Stuck in the mud at Alfred Creek

dall sheep ewe

Dall sheep lamb

Friday, June 13, 1980—went to Peter’s cabin and spent the day fishing. Caught whitefish and grayling in the stream there. Peter got a really nice grayling. Then Peter showed me some old, Indian dugout holes where they cached fish, covered it with moss to keep it fresh. The ground here is frozen and it keeps fish from spoiling when they put the tundra over it to insulate it. We had a good time exploring and fishing.

Saturday, June 14, 1980—took Henry, his brother Phillip and Bill Houser in the swamp buggy to Cal Gilcrist’s gold claims on Alfred Creek. While there, we got a few nuggets—got stuck twice. Henry’s always upbeat about things like that and it helps get the buggy out of the mud holes. The trail is wet and slippery. Had a good time, though. On the way back out, I was coming up this stream at Pass Creek and there was a big rock and the swamp buggy wouldn’t climb over that big rock. The water was really deep and Henry’s brother, Phillip was riding in the swamp buggy with me and Bill Hauser was up on top of it. When I couldn’t go any further, Phil, he reached out with a cup and dipped it in the stream that was running by us and got himself a drink of water. Then I had to back a long ways down the stream before I could get out of there and get on the regular trail. When we got back to Nelchina in the evening, we had a party.

Thursday, June 19, 1980—got up early and Dick and Phyllis and Sylvia and I went into Anchorage and did some shopping. I got a gold dredge in the hopes we can do some dredging with it. From the highway, we saw Dall ewes and lambs on Sheep Mountain.

Mud Flying

a truck with big wheels and chains

The Swamp Buggy, also called the Mean Machine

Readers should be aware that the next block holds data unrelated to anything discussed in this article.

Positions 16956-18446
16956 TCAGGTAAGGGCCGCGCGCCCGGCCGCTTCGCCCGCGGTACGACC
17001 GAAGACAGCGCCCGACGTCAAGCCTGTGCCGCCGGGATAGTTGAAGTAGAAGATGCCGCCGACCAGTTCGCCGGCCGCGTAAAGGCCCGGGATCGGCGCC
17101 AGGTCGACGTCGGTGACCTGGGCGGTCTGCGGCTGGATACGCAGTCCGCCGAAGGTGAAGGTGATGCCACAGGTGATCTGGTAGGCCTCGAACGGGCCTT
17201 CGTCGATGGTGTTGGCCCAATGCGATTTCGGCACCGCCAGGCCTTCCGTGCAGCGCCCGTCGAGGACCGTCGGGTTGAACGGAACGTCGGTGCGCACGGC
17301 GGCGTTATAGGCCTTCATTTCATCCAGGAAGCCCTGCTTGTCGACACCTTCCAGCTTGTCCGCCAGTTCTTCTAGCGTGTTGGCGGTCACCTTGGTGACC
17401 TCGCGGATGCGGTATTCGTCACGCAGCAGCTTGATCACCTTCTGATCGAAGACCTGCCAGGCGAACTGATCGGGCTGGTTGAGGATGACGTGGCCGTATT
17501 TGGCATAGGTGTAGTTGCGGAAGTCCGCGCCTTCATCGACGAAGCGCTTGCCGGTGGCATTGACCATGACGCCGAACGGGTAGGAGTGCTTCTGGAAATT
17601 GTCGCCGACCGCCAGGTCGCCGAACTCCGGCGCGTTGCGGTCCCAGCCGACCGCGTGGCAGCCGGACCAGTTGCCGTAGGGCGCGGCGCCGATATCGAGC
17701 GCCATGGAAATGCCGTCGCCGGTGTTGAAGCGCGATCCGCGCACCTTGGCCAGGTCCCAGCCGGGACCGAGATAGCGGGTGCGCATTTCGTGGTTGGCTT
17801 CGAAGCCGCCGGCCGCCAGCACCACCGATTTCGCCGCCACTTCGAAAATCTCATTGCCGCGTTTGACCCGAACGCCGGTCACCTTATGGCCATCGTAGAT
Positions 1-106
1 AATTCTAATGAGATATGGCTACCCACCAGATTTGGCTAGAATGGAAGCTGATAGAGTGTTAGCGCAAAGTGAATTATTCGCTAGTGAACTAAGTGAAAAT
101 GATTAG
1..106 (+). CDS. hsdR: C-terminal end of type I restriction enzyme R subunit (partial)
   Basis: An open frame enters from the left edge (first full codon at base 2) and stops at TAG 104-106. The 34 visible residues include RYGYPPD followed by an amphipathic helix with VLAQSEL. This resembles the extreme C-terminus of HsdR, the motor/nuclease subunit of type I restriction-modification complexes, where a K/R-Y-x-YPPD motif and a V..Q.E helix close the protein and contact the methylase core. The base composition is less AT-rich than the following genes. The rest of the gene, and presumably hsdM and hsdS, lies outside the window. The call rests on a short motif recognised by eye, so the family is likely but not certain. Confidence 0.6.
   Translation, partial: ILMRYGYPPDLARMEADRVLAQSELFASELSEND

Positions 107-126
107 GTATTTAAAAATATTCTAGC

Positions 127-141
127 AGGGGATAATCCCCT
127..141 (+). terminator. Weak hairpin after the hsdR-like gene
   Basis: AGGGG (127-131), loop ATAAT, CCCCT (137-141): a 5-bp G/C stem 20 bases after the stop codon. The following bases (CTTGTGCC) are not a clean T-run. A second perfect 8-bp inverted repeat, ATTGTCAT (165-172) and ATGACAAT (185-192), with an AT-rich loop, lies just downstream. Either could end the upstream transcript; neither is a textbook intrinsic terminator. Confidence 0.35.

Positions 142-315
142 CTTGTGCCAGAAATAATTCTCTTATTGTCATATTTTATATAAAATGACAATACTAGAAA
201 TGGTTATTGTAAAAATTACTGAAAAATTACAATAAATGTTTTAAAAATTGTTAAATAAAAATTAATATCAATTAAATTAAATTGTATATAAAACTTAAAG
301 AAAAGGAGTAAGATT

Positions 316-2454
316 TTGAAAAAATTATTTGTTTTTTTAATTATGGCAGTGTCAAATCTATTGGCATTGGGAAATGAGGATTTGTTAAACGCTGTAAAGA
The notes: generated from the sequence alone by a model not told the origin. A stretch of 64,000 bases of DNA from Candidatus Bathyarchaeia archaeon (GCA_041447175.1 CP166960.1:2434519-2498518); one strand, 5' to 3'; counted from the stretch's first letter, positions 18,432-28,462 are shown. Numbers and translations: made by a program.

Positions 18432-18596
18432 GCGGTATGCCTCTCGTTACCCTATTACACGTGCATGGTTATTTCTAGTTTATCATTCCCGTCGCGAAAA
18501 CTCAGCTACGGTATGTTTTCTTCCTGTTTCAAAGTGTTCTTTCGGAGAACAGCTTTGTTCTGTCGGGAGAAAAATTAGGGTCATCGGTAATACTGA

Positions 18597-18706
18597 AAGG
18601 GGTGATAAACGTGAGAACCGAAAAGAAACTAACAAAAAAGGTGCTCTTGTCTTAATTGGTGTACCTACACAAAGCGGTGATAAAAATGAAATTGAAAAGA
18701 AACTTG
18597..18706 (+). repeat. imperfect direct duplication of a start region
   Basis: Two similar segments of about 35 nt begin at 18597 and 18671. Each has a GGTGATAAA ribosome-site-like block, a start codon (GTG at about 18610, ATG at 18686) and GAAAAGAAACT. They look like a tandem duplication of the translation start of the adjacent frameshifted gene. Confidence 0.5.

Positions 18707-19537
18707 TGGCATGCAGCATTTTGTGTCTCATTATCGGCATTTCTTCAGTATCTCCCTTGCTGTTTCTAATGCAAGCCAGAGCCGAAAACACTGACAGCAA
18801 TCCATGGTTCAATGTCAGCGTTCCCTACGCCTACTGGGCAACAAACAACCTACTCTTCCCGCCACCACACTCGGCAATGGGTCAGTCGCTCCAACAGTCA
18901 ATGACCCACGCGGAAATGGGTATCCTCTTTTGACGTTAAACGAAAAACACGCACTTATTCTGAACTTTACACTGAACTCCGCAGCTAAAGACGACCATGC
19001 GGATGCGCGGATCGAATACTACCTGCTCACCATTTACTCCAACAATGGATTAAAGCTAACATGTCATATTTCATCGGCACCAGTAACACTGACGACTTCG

Wednesday, October 3, 1979—took the buggy down to Gunsight Mountain Trail (about 25 miles). Henry went with me. The trail there goes over Ballenger Pass. He had some guys mining back on Alfred Creek and when they were moving equipment out, his Cat broke apart in the rear end. They had to leave it behind.

We are going in to pull his Cat out over the mountain and across a swamp to get it to the highway. Everything went well. Where the sun hadn’t been shining, the trail was frozen and icy, but I had chained up all four tires on the swamp buggy and it pulled this small Cat up the mountain.

When we got down to the swamp, I really put the pedal down on the swamp buggy. Henry was riding the Cat back behind me, steering and trying to keep it in the trail, mud flying. It was quite a ride for him. We got through the swamp and down a steep hill to an old lodge where we had a trailer parked. We planned to load the Cat on it. We had chains and load binders with us. We worked the load binders one after the other, one length of chain at a time. It took us a long time—and was hard work.

Henry and I were really tired by the time we got that Cat loaded and back to his lodge at Nelchina. (The next day, we were stiff and sore.) I did a few odd jobs around here at the lodge.